USS Peleliu Visits Madang

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This FROM: MadDog

As a relief from choking on the daily news of the hideous, unending war in Iraq, the visit of the USS Peleliu to Madang on a humanitarian mission was like a long, deep breath of fresh highlands air. The giant ship was here for about ten days. According to reports, they did a lot of good work.

Here are some links:
USS Peleliu LINK
Pacific Partnership 2007 LINK
Local News from The National LINK
For pet lovers LINK (got a security certificate warning – didn’t hurt my computer)
Beats getting shot at or having to shoot somebody LINK

The ship is huge. She is the final example of the Tarawa class Amphibious Assault Ship. She carries helicopters, Harrier jets, hovercraft, big landing craft, and great mobs of Marines, if needed.

She cruised off Madang a few miles because our harbor is too small for her. (Probably some security reasons, also.). We got on a big landing craft at the main wharf in Madang, chugged out to sea for about a half-hour, and sneaked up behind her. Here we are sneaking up behind:

Meeting the USS Peleliu at sea

The ship squats down in back to accommodate the comings and goings of the various boats that fit inside. The whole back end fills up with water and floods the lower deck until it is a few feet under the water. It takes about twenty minutes to do this. It is a startling experience to float up behind and be literally swallowed up. Here’s the ship getting ready to gobble us: (I wondered if Jonah was as amazed?)

Being swallowed up by the USS Peleliu

Once inside, it is an astounding maze of beams, pipes, sailors, and what-have-you. It is all so big, it takes a few minutes (while waiting for the boat to ‘unsquat’ so that the landing craft can sit securely on the deck) to get a sense of the scale. Here we are, being mesmerized:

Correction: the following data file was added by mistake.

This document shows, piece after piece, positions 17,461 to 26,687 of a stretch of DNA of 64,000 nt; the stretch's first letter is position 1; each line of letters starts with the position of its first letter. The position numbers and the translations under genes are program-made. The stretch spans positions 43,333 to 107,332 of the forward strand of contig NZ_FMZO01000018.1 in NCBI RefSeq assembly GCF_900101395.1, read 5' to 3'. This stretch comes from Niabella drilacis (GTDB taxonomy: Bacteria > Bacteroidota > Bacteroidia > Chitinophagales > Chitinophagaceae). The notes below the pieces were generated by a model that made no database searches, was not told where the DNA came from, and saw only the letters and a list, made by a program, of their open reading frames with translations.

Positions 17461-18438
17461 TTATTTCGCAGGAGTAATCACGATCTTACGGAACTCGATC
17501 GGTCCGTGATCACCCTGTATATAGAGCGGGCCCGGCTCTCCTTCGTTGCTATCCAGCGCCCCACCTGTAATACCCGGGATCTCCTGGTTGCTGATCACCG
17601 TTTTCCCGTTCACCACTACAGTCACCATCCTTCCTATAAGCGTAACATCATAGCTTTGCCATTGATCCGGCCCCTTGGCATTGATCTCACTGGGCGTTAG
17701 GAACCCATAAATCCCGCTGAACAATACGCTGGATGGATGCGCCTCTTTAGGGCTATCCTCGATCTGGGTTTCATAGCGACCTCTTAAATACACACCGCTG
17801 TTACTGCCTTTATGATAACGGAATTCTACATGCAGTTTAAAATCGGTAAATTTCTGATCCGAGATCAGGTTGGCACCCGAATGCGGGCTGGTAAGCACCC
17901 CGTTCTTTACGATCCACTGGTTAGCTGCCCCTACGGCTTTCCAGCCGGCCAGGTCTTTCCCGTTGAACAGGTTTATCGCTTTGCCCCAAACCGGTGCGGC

Inside the ‘garage’ of the USS Peleliu

Once off the landing craft, we were herded along through a maze of corridors to our meeting room for some classy refreshments (including the biggest, juiciest black cherries I have ever seen) and a welcome by the Executive officer, Peter J. Sciabarra. Here we are being herded: (That’s Eunice in the white top and Val in the African print.)

Down a passageway inside the USS Peleliu on our way to our ‘briefing”

After our ‘briefing’, we went out on deck just in time to see the arrival of one of their big helicopters (a Sikorsky Sea Stallion, I think.) Here she is coming in for a landing:

Huge helicopter landing on the USS Peleliu

Our last stop was the bridge. I was surprised at how small the area was. It was not much bigger than a generous two-car garage. It was, however, Eunice’s favorite spot. Observe her, gazing raptly at Captain Ed Rhoades, as he graciously, and with good humor, answered any question we might ask. I was mightily impressed by all the crew with which we were privileged to come into contact. I have to say, though, that the Captain seemed to me to be spot-on the kind of guy needed to handle such a gargantuan job. Here’s Eunice paying particular attention to Captain Rhoades:

Captain Ed Rhoades with Eunice Messersmith

I say thanks to the Captain, the crew of the USS Peleliu, and the US Embassy for making it possible for many local people (including some of us very few Americans in Madang) to enjoy this amazing opportunity. This is not to mention all the good work they did in Madang (visit the links above) and many other places on this deployment.

Good fortune to the USS Peleliu and all who sail upon her. My personal wish for you is that you never get shot at by anybody and you never have to fire a shot in anger. That’s my idea of the meaning of the ship’s motto, Pax per potens (“Peace by means of [being] powerful”, if I remember my high-school Latin correctly). At least that’s the concept, given that you’re big-and-bad enough (the USS Peleliu is) and your country has sane leadership. One can only wish . . .

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4 Responses to “USS Peleliu Visits Madang”

  1. Henry konaka Says:

    A sigh of relief to know that we have an online news and information about home sweet home, MADANG

  2. MadDog Says:

    Thanks, Henry. I hope we get more people sending us news. In fact, why don’t you send something to us? You are the first person to record a comment, so you may as well send some news also.

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